RUBICON - Republican U.S. Rep. Jim Sensenbrenner held a town hall meeting here Monday.
It wasn’t raucous, stormy or packed, as many congressional town halls have been in recent years.
It was kind of the opposite, actually.
One person showed up. And he was pretty polite.
It was a first for me in more than three decades covering politics. By attending Monday morning’s town hall, 33-year-old Dave Mantz received an exclusive audience with both his federal (Sensenbrenner) and state (Mark Born of Beaver Dam) representatives.
Mantz was there to ask Sensenbrenner of Menomonee Falls about net neutrality, an issue over which he and the congressman disagree.
The two discussed their differences for a while before the conversation began to lag.
“OK, thanks for coming in,” Sensenbrenner told Mantz about five minutes after the 9 a.m. meeting began.
But nobody got up to leave because Sensenbrenner wasn’t due at his next meeting in the village of Neosho (population 574) until 10 a.m.
“I am trying to think of other issues I can ask about,” Mantz said a few moments later to the three of us in the room with him.
Then he returned to net neutrality.
Eventually, I joined in the conversation, which turned to the subject of town hall meetings.
Sensenbrenner is one of a dwindling number in Congress who hold regular in-person listening sessions. He held more than 100 last year. He has held 41 so far this year. I went to his town hall in Hartford Sunday night that drew 22 people. His town halls in Neosho and Lebanon Monday morning drew four and one respectively, according to an aide.
“I expected there to be at least one other (person),” said Mantz, who designs plastic injection molds and said he has had trouble getting high-speed internet.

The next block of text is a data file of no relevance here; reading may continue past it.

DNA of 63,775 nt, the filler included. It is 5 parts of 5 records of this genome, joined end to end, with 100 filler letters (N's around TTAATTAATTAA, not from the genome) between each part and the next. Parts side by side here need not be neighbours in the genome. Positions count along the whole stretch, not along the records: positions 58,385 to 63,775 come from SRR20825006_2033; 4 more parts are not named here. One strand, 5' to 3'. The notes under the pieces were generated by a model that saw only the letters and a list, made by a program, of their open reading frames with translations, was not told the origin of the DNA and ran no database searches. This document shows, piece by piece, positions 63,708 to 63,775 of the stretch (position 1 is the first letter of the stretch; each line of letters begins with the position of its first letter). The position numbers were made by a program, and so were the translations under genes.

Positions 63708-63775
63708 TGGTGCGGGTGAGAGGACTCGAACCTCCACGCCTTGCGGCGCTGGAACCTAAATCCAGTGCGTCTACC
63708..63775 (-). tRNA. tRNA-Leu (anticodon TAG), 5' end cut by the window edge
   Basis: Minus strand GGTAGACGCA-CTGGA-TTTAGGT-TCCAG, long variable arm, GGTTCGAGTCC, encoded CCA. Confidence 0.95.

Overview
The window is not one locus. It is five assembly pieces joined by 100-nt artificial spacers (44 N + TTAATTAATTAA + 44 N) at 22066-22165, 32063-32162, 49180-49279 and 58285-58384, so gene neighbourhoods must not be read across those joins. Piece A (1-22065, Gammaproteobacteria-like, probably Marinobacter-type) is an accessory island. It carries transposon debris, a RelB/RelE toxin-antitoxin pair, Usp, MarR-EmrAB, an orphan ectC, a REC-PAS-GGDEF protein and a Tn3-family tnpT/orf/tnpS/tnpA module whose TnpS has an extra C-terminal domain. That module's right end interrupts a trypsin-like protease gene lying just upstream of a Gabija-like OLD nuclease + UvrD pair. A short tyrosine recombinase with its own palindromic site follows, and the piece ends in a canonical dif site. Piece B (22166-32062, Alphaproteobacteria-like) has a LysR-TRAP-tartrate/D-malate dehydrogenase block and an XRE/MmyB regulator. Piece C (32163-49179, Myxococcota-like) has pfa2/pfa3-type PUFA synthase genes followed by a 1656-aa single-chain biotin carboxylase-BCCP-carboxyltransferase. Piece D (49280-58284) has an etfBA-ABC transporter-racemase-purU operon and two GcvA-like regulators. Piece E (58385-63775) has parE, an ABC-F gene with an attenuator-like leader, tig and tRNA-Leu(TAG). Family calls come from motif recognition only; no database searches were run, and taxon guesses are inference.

“I think it is important to do these, at least to make myself available,” said Sensenbrenner, whose district has historically been the most Republican in Wisconsin. Donald Trump carried the town of Rubicon in Dodge County by 62 points in 2016.
When I tweeted a note and photo about the near-empty town hall on Twitter Monday, it sparked a lot of amusement, but also some very divergent reactions. Some saw it as a failure of citizens to participate. Some saw it as democracy in action. Some saw it as a shining example of a politician making himself accessible even in the smallest communities. Some suggested holding town halls in sparsely populated places on a work day was a way of avoiding crowds.
But Sensenbrenner has held meetings in much bigger communities, too. Some, in fact, have been raucous, stormy and packed, marked by protests and outcry over health care and other issues.
A meeting in Wauwatosa earlier this year ended in an outburst of chanting and heckling.
Sensenbrenner now typically begins his meetings with a gruff two-minute recitation of rules and warnings, as he did in Hartford Sunday night, where the crowd was larger but entirely civil.
“You may have heard some of these meetings have become contentious,” Sensenbrenner told his constituents there, before taking questions.
“If at any time participants become rude or disruptive, I will immediately adjourn the meeting as there is nothing positive to be gained from continuing with a meeting that is disorderly. We can all disagree without being disagreeable,” said Sensenbrenner.
In Rubicon, Sensenbrenner didn’t bother repeating his rules to an audience of one.
“I must not look too rowdy,” said Mantz.